Saturday 10 December 2016

Hope for cancer patients as woman could become first to have baby using ovary taken as a child

Hope for cancer victims, after 23-year-old whose ovaries were removed at the age of just eight could become the first in the world to give birth to a child, using ovarian tissue taken in her childhood

Laura Donnelly

Published 20/03/2016 | 16:53

If successful, the breakthrough will give hope to thousands of other girls who are unable to conceive because their reproductive organs have been damaged by treatment for cancer and other diseases.
If successful, the breakthrough will give hope to thousands of other girls who are unable to conceive because their reproductive organs have been damaged by treatment for cancer and other diseases.

Surgeons are to implant a woman with an ovary frozen when she was a child, so that she can become a mother, in a world first.

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The UK case involves a young woman of 23, who had her ovary removed and frozen at the age of just eight.

If treatment succeeds, Moaza Alnatrooshi will be the first woman in the world to become pregnant after having an ovary frozen before the onset of puberty.

If successful, the breakthrough will give hope to thousands of other girls who are unable to conceive because their reproductive organs have been damaged by treatment for cancer and other diseases.

Last year medics in Belgium revealed that they had managed to restore the fertility of a young women using frozen ovary tissue which had been removed when she was 13.

The 28 year old woman, whose tissue was taken and frozen before she chemotherapy as a teenager, gave birth to a healthy baby boy in November 2014.

But the current case is the first to involve a female patient whose ovaries were taken long before puberty began.

Moaza Alnatrooshi had her ovaries removed because she was being treated for beta thalassaemia, an inherited blood disorder, at Great Ormond Street Hospital in London.

She had chemotherapy, which damages the ovaries, before a bone marrow transplant.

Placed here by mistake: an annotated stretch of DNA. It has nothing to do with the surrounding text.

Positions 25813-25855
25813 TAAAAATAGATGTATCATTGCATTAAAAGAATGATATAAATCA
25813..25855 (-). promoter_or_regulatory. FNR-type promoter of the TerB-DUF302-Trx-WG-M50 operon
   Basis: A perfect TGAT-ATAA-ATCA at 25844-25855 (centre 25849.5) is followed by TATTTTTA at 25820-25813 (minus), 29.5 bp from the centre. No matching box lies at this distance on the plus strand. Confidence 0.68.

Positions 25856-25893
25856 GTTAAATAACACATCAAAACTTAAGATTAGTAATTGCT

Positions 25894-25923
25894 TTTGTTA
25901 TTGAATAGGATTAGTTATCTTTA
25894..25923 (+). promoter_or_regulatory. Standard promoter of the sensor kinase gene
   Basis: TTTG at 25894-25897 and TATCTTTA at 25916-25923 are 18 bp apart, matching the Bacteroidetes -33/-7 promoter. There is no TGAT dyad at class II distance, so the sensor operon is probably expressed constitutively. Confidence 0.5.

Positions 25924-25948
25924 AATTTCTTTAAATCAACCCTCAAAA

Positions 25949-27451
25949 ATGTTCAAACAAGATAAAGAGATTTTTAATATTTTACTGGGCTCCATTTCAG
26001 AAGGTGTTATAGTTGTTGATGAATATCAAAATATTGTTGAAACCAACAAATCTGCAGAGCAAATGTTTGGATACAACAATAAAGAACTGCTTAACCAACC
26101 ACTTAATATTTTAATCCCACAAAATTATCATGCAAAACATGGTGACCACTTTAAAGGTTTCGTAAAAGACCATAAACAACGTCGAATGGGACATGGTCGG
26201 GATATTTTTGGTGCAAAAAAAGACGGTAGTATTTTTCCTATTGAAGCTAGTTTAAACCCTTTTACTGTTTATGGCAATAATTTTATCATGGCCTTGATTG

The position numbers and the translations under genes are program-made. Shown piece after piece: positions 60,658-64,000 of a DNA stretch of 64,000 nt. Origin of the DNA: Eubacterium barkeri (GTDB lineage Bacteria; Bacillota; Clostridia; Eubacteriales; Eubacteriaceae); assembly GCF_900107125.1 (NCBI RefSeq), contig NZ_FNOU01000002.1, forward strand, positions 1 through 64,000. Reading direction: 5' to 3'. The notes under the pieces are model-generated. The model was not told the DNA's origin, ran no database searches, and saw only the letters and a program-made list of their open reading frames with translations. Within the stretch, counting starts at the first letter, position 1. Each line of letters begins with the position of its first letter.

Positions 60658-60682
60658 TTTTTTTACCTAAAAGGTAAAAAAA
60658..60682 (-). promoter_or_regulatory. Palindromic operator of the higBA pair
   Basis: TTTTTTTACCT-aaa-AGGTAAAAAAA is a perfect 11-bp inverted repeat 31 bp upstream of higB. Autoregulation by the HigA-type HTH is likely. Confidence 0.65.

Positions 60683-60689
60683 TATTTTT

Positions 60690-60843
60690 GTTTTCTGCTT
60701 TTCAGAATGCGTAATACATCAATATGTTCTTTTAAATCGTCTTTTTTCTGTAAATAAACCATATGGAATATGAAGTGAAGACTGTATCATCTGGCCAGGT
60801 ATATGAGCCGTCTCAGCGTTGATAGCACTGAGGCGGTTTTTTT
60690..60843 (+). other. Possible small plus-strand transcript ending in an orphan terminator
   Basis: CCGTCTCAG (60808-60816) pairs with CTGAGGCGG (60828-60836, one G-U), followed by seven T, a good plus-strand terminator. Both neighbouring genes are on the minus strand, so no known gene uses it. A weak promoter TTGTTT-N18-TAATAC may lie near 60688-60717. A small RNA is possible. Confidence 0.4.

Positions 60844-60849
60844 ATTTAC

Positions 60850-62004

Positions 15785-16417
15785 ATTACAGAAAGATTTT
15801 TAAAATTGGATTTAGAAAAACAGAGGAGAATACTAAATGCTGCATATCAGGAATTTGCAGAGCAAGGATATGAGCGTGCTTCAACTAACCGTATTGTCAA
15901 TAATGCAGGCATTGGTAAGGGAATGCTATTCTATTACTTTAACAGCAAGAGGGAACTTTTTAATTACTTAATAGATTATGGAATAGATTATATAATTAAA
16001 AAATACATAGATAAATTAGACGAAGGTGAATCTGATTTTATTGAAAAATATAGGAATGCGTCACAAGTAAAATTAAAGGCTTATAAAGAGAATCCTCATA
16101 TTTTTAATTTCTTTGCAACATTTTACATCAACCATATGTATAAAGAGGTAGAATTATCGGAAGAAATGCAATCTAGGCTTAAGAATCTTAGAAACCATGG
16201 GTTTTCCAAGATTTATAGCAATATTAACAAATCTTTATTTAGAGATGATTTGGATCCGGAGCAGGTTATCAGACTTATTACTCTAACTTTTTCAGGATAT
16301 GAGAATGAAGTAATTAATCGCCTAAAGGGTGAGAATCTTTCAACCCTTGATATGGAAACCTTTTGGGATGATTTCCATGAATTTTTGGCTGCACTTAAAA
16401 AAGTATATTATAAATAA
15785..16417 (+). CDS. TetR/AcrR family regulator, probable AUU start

Specialists in freezing techniques were able to preserve the organ, in the hope it would allow her to one day have a family.

The ovary remained frozen until last year when Mrs Alnatrooshi’s doctor, Sara Matthews, a consultant gynaecologist at the private Portland Hospital for women and children in London, arranged for it to be sent to Denmark, where the transplant took place.

The patient and her husband, Ahmed then underwent IVF to increase their chances of pregnancy. Three embryos have been produced – one of which is expected to be implanted next month.

Mrs Alnatrooshi, who is from Dubai but is staying in Britain for her treatment, told the Sunday Times: "My mum did this huge thing for me which is that she froze my ovary and saved it for me until I grew up and used it.

"I want to believe I will be pregnant. I cannot wait for that day. I would like to say to all women that they have got to have hope."

Dr Matthews said the breakthrough could help many more women in future.

"This allows young girls who develop cancer or have other conditions that require chemotherapy, like beta thalassaemia, to have children where the vast majority, over 90 per cent would not be able to have their own children," she said.

"There is no other way at the moment to do it. You cannot grow eggs. You can't do IVF [before the chemotherapy] because they haven't gone through puberty. It is the only option for them and we have been able to prove that, in practice, it works."

Professor Claus Yding Andersen of Copenhagen University, who organised the operation in Denmark, said: "If Moaza becomes pregnant this will be the first pregnancy where eggs were derived from ovarian tissue removed at an early age, prior to puberty. Just the fact that such eggs can be fertilised successfully raises hope for the many young girls who will, unfortunately, experience childhood cancer.

"Hopefully this case will lead to the more widespread use of this procedure in the UK."

The first whole ovary transplant occured in 2008.

Telegraph.co.uk

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